Question: Does your work save or improve lives?
Tess Newman answered on 3 May 2012:
I hope that eventually my work will have an impact on somebody’s life… although I’m looking at a very small area in a very large field. So, I know very much about very little!
However, lots of patients require bone grafts – that is, they sometimes need new bone implanted into them when their own bone is damaged, or has been removed. At the moment most people rely on donors – either from their own pelvis, or from other people (usually those who have died). There are quite a lot of difficulties with this, and there often isn’t a lot of donor bone available. So people working in my area are trying to create artificial bone that we can use instead. My work is trying to improve how we make this artificial bone living – by filling it with living bone cells. Hopefully this will work and I will make a difference! That is the main reason I was interested in doing my PhD…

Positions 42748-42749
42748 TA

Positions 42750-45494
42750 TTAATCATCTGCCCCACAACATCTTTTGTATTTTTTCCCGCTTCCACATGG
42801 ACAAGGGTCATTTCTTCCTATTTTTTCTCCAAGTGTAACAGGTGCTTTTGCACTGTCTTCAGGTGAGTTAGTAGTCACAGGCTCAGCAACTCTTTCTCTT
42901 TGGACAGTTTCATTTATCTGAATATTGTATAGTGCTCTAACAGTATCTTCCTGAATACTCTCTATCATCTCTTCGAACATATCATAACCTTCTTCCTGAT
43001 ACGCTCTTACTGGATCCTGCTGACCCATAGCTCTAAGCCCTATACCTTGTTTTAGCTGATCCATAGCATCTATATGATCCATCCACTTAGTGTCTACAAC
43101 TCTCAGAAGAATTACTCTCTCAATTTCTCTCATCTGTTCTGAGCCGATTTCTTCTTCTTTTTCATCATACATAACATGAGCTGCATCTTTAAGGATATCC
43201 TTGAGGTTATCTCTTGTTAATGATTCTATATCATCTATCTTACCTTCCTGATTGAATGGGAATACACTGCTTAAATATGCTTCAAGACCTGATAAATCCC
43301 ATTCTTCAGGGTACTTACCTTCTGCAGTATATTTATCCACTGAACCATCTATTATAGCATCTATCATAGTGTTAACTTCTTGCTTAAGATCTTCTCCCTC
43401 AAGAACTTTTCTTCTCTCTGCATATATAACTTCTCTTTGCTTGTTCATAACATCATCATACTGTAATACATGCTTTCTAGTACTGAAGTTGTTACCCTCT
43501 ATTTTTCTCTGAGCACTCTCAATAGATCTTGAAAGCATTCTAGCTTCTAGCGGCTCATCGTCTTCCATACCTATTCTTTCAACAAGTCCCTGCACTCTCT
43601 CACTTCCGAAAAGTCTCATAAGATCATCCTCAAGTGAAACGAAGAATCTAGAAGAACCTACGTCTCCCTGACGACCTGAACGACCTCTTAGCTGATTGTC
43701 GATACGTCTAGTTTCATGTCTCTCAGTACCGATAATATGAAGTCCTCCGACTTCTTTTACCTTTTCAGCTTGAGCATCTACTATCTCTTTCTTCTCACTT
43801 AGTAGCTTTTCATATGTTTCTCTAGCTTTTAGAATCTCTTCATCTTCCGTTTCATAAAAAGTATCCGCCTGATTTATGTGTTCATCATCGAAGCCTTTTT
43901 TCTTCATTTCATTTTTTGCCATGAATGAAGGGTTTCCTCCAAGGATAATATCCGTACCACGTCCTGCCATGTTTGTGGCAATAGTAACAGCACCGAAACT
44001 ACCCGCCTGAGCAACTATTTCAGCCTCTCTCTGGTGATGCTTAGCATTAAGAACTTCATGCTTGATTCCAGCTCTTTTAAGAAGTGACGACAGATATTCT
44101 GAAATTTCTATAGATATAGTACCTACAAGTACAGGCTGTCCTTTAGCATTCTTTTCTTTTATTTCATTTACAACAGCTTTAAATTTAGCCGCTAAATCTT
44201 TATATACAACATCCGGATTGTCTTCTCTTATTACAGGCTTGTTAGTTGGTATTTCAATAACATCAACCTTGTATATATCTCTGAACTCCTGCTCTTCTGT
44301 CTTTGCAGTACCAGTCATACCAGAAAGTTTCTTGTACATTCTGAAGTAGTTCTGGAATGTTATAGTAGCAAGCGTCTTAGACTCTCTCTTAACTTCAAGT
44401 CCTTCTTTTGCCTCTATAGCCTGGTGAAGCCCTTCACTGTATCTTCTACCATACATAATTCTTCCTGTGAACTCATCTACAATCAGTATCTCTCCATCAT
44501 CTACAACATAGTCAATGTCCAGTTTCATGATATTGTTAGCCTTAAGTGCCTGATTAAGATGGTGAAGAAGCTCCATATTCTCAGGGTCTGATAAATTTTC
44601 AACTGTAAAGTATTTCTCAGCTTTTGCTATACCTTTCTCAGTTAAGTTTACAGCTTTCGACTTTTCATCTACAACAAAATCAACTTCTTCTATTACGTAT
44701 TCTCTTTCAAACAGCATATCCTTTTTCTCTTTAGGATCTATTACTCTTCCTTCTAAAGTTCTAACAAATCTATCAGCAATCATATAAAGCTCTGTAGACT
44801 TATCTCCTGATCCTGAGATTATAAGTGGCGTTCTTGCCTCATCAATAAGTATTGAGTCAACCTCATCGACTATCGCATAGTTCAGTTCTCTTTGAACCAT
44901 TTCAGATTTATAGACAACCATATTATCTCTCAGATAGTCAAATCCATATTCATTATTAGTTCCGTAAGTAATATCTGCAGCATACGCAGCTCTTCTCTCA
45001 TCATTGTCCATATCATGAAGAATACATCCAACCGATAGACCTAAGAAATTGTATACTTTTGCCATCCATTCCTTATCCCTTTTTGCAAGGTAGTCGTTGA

Mark Uphill answered on 4 May 2012:
I’m fortunate that some of my research can be done on individual athletes. For example, if a golfer repeatedly gets angry and finds that this anger influences his/her game negatively, I might use a number of psychological strategies to see if they lessen his/her anger and improve their performance. To the extent that athletes may want to feel better when playing sport or perform better, hopefully some of my research helps individual athletes.. Good question katie174 🙂
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